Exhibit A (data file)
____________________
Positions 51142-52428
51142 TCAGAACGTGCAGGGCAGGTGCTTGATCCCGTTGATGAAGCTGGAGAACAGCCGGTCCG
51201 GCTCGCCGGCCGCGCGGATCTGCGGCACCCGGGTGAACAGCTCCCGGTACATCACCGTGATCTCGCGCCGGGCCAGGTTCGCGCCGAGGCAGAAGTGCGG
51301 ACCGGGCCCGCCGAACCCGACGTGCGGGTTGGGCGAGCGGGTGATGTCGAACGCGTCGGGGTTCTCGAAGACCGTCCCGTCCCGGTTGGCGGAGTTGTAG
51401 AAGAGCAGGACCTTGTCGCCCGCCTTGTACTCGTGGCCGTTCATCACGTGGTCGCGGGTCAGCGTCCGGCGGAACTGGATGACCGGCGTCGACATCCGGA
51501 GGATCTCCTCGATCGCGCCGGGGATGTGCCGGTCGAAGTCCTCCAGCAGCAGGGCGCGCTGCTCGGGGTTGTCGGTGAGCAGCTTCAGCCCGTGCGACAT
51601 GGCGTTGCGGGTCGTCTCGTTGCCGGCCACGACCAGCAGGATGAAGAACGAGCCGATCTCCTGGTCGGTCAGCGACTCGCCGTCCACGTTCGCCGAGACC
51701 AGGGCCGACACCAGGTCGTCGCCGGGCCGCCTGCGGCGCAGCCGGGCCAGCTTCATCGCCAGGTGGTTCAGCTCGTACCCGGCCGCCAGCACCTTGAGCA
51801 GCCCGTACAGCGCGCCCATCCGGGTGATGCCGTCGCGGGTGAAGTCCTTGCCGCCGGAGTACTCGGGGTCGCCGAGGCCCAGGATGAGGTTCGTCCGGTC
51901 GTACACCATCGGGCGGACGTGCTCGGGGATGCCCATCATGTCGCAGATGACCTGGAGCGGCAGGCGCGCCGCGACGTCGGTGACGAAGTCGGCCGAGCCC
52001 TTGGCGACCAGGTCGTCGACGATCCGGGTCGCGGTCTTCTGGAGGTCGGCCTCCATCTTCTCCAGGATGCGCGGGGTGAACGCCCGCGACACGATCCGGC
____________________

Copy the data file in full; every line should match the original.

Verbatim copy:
Positions 51142-52428
51142 TCAGAACGTGCAGGGCAGGTGCTTGATCCCGTTGATGAAGCTGGAGAACAGCCGGTCCG
51201 GCTCGCCGGCCGCGCGGATCTGCGGCACCCGGGTGAACAGCTCCCGGTACATCACCGTGATCTCGCGCCGGGCCAGGTTCGCGCCGAGGCAGAAGTGCGG
51301 ACCGGGCCCGCCGAACCCGACGTGCGGGTTGGGCGAGCGGGTGATGTCGAACGCGTCGGGGTTCTCGAAGACCGTCCCGTCCCGGTTGGCGGAGTTGTAG
51401 AAGAGCAGGACCTTGTCGCCCGCCTTGTACTCGTGGCCGTTCATCACGTGGTCGCGGGTCAGCGTCCGGCGGAACTGGATGACCGGCGTCGACATCCGGA
51501 GGATCTCCTCGATCGCGCCGGGGATGTGCCGGTCGAAGTCCTCCAGCAGCAGGGCGCGCTGCTCGGGGTTGTCGGTGAGCAGCTTCAGCCCGTGCGACAT
51601 GGCGTTGCGGGTCGTCTCGTTGCCGGCCACGACCAGCAGGATGAAGAACGAGCCGATCTCCTGGTCGGTCAGCGACTCGCCGTCCACGTTCGCCGAGACC
51701 AGGGCCGACACCAGGTCGTCGCCGGGCCGCCTGCGGCGCAGCCGGGCCAGCTTCATCGCCAGGTGGTTCAGCTCGTACCCGGCCGCCAGCACCTTGAGCA
51801 GCCCGTACAGCGCGCCCATCCGGGTGATGCCGTCGCGGGTGAAGTCCTTGCCGCCGGAGTACTCGGGGTCGCCGAGGCCCAGGATGAGGTTCGTCCGGTC
51901 GTACACCATCGGGCGGACGTGCTCGGGGATGCCCATCATGTCGCAGATGACCTGGAGCGGCAGGCGCGCCGCGACGTCGGTGACGAAGTCGGCCGAGCCC
52001 TTGGCGACCAGGTCGTCGACGATCCGGGTCGCGGTCTTCTGGAGGTCGGCCTCCATCTTCTCCAGGATGCGCGGGGTGAACGCCCGCGACACGATCCGGC